x
y α−1 e −y
Z
F (x; α) = dy
0 Γ(α)

is called the incomplete gamma function.


There are extensive tables of F (x; α) available (Appendix Table A.4).

Liang Zhang (UofU) Applied Statistics I June 30, 2008 14 / 20


Gamma Distribution

Liang Zhang (UofU) Applied Statistics I June 30, 2008 15 / 20


Gamma Distribution

Proposition
If X ∼ GAM(α, β), then

E (X ) = αβ and V (X ) = αβ 2

Furthermore, for any x > 0, the cdf of X is given by


 
x
P(X ≤ x) = F (x; α, β) = F ;α
β

where F (•; α) is the incomplete gamma function.

Liang Zhang (UofU) Applied Statistics I June 30, 2008 16 / 20


Gamma Distribution

Example:
The survival time (in days) of a white rat that was subjected to a certain
level of X-ray radiation is a random variable X ∼ GAM(5, 4). Then what is
a. the probability that the survival time is at most 16 days;
b. the probability that the survival time is between 16 days and 20 days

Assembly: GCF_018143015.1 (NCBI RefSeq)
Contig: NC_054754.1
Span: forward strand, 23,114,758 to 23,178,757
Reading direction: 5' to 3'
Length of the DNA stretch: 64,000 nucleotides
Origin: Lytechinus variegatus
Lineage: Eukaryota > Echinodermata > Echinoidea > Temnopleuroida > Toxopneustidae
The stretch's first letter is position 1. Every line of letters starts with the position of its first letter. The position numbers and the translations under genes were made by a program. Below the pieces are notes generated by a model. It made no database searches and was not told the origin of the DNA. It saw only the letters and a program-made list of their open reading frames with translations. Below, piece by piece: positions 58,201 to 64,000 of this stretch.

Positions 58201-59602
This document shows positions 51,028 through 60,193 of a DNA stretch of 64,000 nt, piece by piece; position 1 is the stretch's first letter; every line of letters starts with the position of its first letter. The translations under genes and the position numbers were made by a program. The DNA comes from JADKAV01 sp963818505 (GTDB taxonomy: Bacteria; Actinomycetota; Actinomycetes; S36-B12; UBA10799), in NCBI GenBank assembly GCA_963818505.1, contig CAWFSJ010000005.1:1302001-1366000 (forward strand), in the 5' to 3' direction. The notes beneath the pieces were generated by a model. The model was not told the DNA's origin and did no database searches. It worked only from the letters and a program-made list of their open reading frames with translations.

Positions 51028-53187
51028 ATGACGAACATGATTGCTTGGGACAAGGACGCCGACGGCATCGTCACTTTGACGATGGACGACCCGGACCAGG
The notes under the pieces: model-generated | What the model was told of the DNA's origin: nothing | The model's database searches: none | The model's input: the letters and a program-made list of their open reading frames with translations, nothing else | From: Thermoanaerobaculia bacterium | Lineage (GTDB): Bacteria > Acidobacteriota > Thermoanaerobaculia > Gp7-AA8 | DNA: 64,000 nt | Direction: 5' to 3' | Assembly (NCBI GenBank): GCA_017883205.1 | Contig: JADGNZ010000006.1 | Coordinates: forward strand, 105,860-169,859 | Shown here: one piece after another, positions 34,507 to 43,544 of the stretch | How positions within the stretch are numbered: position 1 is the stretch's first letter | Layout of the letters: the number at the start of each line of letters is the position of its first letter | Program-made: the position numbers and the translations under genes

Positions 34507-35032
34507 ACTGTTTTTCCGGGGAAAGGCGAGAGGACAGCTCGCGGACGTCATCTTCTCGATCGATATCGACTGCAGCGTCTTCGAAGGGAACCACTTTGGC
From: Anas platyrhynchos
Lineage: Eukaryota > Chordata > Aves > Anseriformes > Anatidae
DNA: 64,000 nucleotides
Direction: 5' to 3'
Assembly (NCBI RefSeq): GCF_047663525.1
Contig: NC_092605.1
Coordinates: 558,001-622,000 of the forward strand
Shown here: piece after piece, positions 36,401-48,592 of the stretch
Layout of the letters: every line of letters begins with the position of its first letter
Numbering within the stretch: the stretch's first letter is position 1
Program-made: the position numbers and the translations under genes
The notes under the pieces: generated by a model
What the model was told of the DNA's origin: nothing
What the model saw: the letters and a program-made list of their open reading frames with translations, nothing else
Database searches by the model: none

(not inclusive);
c. the expected survival time.

Liang Zhang (UofU) Applied Statistics I June 30, 2008 17 / 20


Chi-Squared Distribution

Definition
Let ν be a positive integer. Then a random variable X is said to have a
chi-squared distribution with parameter ν if the pdf of X is the gamma
density with α = ν/2 and β = 2. The pdf of a chi-squared rv is thus
(
ν/2
1
x (ν/2)−1 e −x/2 x ≥ 0
f (x; ν) = 2 Γ(ν/2)
0 x <0

The parameter ν is called the number of degrees of freedom (df) of X .


The symbol χ2 is often used in place of “chi-squared”.

Liang Zhang (UofU) Applied Statistics I June 30, 2008 18 / 20


Chi-Squared Distribution

Remark:
1. Usually, we use X ∼ χ2 (ν) to denote that X is a chi-squared rv with
parameter ν;
2. If X1 , X2 , . . . , Xn is n independent standard normal rv’s, then
X12 + X22 + · · · + Xn2 has the same distribution as χ2 (n).

Liang Zhang (UofU) Applied Statistics I June 30, 2008 19 / 20


Chi-Squared Distribution

Liang Zhang (UofU) Applied Statistics I June 30, 2008 20 / 20